MOMBASA, Kenya (Reuters) - Hundreds of protesters smashed cars and vandalized at least four churches in the Kenyan city of Mombasa on Monday after unknown gunmen shot dead a Muslim cleric accused by the United States of helping Islamist militants in neighboring Somalia.
Aboud Rogo Mohammed, who the United States accused of advocating the radicalization and recruitment of non-Somali Africans by the al Shabaab militant group, was shot dead on Monday and buried shortly afterwards.
Rogo was facing charges of planning acts of terror and importing illegal weapons.
"He was driving in a personal car with other four other occupants. Unknown gunmen attacked his vehicle ... sprayed it with bullets and killed him on the spot," Robert Kitur, deputy police chief for the region said.
"They must have been targeting him, and must have been trailing him for a while."
Kenyan police fired rubber bullets in the air and teargas to disperse protesters in Mombasa, Kenya's main port city and a popular tourist destination. The city has a high population of Muslims.
Hundreds of protesters stoned cars along the main highway linking Mombasa to Mali, another tourist town, and burnt tires to prevent cars from using the road.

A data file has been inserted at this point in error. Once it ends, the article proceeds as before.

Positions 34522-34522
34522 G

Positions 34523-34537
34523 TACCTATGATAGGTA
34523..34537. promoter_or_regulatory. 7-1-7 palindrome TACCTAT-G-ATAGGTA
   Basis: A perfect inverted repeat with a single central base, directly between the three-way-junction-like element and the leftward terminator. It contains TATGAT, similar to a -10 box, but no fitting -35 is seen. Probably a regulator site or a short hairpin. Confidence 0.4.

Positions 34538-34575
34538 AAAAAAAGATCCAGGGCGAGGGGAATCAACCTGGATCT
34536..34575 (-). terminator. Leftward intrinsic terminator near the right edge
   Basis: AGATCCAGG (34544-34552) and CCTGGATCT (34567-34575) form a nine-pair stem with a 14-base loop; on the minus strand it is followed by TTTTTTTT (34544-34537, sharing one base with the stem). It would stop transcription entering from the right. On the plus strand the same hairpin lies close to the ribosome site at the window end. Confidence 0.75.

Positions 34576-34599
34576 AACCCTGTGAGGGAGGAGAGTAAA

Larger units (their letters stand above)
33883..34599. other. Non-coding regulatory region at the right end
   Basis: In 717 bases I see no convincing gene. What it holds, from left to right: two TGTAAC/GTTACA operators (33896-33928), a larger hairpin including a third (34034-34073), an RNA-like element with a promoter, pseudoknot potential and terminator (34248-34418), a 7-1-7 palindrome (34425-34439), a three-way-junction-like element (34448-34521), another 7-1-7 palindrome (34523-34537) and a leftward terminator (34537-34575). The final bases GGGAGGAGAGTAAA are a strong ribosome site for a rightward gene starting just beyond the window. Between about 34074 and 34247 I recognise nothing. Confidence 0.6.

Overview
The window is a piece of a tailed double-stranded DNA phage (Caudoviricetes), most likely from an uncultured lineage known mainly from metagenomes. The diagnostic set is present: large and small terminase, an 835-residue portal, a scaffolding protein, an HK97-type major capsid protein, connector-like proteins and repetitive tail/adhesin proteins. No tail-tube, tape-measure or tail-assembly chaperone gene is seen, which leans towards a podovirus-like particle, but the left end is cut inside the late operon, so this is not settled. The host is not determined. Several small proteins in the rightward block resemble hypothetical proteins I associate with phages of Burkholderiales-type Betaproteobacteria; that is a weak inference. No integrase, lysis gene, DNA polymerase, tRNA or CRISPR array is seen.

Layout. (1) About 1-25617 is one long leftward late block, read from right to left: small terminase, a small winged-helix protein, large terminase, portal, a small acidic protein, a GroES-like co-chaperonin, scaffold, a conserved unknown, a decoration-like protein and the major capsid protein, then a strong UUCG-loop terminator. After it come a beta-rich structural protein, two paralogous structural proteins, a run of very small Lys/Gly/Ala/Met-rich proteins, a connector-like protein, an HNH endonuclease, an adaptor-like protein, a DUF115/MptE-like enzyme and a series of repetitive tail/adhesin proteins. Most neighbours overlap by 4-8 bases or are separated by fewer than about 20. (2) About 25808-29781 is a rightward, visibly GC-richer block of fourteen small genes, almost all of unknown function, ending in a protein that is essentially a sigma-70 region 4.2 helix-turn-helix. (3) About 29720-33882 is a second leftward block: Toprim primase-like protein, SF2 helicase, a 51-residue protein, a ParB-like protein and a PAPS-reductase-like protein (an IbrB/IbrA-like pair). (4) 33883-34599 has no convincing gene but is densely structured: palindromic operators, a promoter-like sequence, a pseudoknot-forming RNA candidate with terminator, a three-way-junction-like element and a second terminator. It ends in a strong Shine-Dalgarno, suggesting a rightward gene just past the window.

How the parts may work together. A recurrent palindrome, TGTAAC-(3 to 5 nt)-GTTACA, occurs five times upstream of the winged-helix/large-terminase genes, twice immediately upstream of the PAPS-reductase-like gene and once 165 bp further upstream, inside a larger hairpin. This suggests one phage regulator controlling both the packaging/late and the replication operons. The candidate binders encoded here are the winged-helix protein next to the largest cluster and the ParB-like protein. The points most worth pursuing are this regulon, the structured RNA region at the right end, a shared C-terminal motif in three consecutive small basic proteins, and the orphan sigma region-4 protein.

They smashed their windscreens and headlamps, chanting slogans in Arabic before they were dispersed with teargas.
Others vandalized at least four churches on the outskirts of the city, breaking chairs and turning an altar upside down.
Shops in Mombasa were shuttered as armed police patrolled streets usually full of shoppers and foreign tourists as many people barricaded themselves indoors.
The protesters blamed police for the killing of Rogo.
"These are police who have killed our innocent Sheikh. They have shot him dead. They imposed on him terrorism charges, arrested and charged him, now they fear the court will release him, and have decided to end his life," Suleiman Athman, a Muslim youth taking part in the demonstration, said.
"It's an attack on Muslims, and we will not take it lightly."
(Writing by James Macharia; Editing by Myra MacDonald)
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